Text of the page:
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Buttigieg campaign says it will return, no longer accept lobbyist donations

South Bend, Ind., Mayor Pete ButtigiegPete ButtigiegBefore building sustainably, let's define 'sustainability' Buttigieg labels infrastructure a national security issue 'Funky Academic:' Public has been 'groomed to measure progress by firsts' MORE’s (D) presidential campaign announced Friday it will no longer accept donations from lobbyists and will return over $30,000 in contributions it has already received.

“Mayor Pete will not be influenced by special-interest money, and we understand that making this promise is an important part of that commitment.

"We understand that making this decision and being vocal about our values is important; that the decision means more than just whether or not we are willing to accept money from a specific individual,” the campaign wrote in an email to supporters, saying the refund will amount to $30,250 donated from 39 individuals.

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“Standing up for our collective values not only includes saying we believe that campaigns should not take money from lobbyists; it also means being aware of the loopholes that still allow special interests to impact the campaign,” the campaign wrote. 

The campaign vowed to establish internal procedures to ensure it is abiding by its new promise.

The midwestern mayor has surged in recent polls and raked in $7 million in the first quarter of 2019 after several viral moments and an appearance at a CNN town hall that caught the eyes of donors and political observers in Washington.

Buttigieg had won early support from lobbyists with whom he has developed ties throughout his career, but their support presented him a tough decision, as progressive groups have pushed Democratic contenders to reject special interest money.

Several other presidential candidates, including Sens. Bernie SandersBernie SandersWyden: Funding infrastructure with gas tax hike a 'big mistake' The Hill's Morning Report - Presented by Facebook - Biden, Congress drawn into pipeline cyberattack, violence in Israel The Memo: Outrage rises among liberals over Israel MORE (I-Vt.), Kamala HarrisKamala HarrisRepublican Sean Parnell jumps into Pennsylvania Senate race Biden sees Trump rematch as real possibility Ode to Mother's Day MORE (D-Calif.), Cory BookerCory BookerIn honor of Mother's Day, lawmakers should pass the Momnibus Act Bush testifies before Congress about racist treatment Black birthing people face during childbirth, pregnancy Tim Scott sparks buzz in crowded field of White House hopefuls MORE (D-N.J.) and more, have already sworn off corporate and lobbyist donations. Sen. Elizabeth WarrenElizabeth WarrenThe Hill's Morning Report - Presented by Facebook - Biden, Congress drawn into pipeline cyberattack, violence in Israel The Memo: Outrage rises among liberals over Israel The Hill's Morning Report - Presented by Facebook - Infrastructure, Cheney ouster on deck as Congress returns MORE (D-Mass.) vowed to go a step farther, saying she would not attend high-priced, private fundraisers and one-on-one meetings with wealthy donors.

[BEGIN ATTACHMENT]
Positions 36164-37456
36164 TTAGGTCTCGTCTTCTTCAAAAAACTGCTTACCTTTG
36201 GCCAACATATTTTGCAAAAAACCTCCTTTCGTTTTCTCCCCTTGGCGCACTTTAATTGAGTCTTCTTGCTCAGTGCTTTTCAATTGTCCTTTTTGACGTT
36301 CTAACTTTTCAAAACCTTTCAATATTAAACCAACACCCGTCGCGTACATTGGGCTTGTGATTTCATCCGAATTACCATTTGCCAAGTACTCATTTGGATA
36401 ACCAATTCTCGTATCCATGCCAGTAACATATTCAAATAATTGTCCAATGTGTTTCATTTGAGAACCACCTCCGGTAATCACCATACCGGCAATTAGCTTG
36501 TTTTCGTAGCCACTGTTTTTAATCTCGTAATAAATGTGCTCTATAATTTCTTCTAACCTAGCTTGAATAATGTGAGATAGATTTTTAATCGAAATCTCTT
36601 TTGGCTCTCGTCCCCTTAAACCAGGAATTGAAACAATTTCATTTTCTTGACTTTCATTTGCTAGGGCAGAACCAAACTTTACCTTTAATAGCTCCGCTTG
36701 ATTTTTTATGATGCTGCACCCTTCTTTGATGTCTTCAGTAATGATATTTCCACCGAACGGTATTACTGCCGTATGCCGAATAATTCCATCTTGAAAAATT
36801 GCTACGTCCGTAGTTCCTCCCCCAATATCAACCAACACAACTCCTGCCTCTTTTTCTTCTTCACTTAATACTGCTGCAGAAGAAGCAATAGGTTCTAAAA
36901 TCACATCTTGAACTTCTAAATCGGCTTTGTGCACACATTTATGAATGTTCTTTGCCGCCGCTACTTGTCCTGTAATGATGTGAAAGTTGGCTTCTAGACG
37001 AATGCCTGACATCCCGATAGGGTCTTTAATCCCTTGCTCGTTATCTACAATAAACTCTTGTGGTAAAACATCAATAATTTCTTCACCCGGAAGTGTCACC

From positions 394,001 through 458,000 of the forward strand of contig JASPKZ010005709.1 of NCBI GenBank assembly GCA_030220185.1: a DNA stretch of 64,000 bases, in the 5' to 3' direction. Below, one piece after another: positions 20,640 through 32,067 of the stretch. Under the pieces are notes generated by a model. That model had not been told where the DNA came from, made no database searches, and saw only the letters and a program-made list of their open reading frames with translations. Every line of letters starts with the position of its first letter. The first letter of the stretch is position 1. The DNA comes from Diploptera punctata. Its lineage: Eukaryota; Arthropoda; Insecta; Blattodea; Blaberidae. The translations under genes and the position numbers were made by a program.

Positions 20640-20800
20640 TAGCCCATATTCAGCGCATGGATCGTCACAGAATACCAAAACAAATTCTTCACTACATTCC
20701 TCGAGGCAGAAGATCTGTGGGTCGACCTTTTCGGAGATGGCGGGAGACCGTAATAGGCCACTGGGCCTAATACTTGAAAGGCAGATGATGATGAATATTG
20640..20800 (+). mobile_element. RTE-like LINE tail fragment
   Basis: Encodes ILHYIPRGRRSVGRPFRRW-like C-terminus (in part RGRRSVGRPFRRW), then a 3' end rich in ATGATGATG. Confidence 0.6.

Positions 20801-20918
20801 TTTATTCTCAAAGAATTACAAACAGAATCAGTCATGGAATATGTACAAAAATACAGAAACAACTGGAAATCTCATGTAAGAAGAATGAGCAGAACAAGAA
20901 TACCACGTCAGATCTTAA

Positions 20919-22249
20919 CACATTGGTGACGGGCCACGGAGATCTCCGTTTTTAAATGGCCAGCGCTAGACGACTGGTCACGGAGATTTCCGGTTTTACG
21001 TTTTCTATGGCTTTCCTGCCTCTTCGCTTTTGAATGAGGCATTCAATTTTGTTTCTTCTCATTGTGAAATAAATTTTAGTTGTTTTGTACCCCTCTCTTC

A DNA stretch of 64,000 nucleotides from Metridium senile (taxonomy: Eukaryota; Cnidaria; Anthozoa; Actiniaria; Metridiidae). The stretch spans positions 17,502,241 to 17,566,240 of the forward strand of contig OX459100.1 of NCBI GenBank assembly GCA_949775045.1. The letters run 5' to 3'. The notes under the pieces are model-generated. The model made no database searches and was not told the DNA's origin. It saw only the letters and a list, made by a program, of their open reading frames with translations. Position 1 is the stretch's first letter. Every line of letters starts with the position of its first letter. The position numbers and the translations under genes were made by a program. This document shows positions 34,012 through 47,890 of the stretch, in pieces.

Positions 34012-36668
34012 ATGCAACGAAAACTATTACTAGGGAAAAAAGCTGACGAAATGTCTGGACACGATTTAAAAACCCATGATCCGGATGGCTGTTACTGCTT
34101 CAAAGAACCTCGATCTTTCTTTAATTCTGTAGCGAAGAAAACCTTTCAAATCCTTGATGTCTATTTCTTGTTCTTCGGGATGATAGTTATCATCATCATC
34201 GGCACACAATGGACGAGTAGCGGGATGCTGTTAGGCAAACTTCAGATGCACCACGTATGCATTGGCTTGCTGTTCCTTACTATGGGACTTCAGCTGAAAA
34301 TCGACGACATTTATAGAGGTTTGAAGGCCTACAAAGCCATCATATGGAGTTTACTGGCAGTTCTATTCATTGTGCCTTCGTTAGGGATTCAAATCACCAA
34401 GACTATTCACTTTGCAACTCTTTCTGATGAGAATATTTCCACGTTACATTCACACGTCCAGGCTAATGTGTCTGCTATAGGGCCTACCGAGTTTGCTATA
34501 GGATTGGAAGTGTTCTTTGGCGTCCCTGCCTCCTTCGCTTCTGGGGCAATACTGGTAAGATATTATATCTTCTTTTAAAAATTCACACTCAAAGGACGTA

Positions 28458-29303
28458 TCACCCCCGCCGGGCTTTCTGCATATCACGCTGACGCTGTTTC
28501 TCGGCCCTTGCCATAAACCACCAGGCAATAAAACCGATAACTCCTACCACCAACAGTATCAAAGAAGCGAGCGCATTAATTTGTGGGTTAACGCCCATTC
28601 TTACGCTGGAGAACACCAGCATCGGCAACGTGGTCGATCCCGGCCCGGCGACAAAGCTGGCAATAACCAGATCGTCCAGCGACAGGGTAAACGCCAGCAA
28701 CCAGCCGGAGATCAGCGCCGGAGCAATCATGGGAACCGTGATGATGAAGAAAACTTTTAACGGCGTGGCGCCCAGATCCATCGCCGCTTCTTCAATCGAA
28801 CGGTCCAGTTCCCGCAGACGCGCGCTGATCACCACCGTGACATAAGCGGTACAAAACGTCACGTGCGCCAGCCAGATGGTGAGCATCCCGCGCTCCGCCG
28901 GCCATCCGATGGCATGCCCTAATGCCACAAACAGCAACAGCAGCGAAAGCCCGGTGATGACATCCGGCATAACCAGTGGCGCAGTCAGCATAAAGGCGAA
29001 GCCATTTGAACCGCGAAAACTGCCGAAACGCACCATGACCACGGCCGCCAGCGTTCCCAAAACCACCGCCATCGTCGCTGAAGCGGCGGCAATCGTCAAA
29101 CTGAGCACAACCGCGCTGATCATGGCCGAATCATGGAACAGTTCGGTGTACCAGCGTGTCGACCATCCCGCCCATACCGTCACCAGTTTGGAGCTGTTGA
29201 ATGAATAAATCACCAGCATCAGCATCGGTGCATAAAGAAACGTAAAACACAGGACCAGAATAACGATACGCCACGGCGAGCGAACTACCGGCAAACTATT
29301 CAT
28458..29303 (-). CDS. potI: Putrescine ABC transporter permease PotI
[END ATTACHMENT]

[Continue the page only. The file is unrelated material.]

Buttigieg had already sworn off donations from corporate PACs but did not cut off money from influential lobbying groups until Friday.

The Indiana Democrat’s announcement also comes the same day former Vice President Joe BidenJoe BidenKinzinger, Gaetz get in back-and-forth on Twitter over Cheney vote Cheney in defiant floor speech: Trump on 'crusade to undermine our democracy' US officials testify on domestic terrorism in wake of Capitol attack MORE’s presidential campaign declared it raked in $6.3 million in its first 24 hours, more than any other candidates’ first-day haul.

About $700,000 of that was garnered at a Thursday fundraiser hosted by Comcast executive David Cohen and health insurance executive Daniel Hilferty, according to The Wall Street Journal.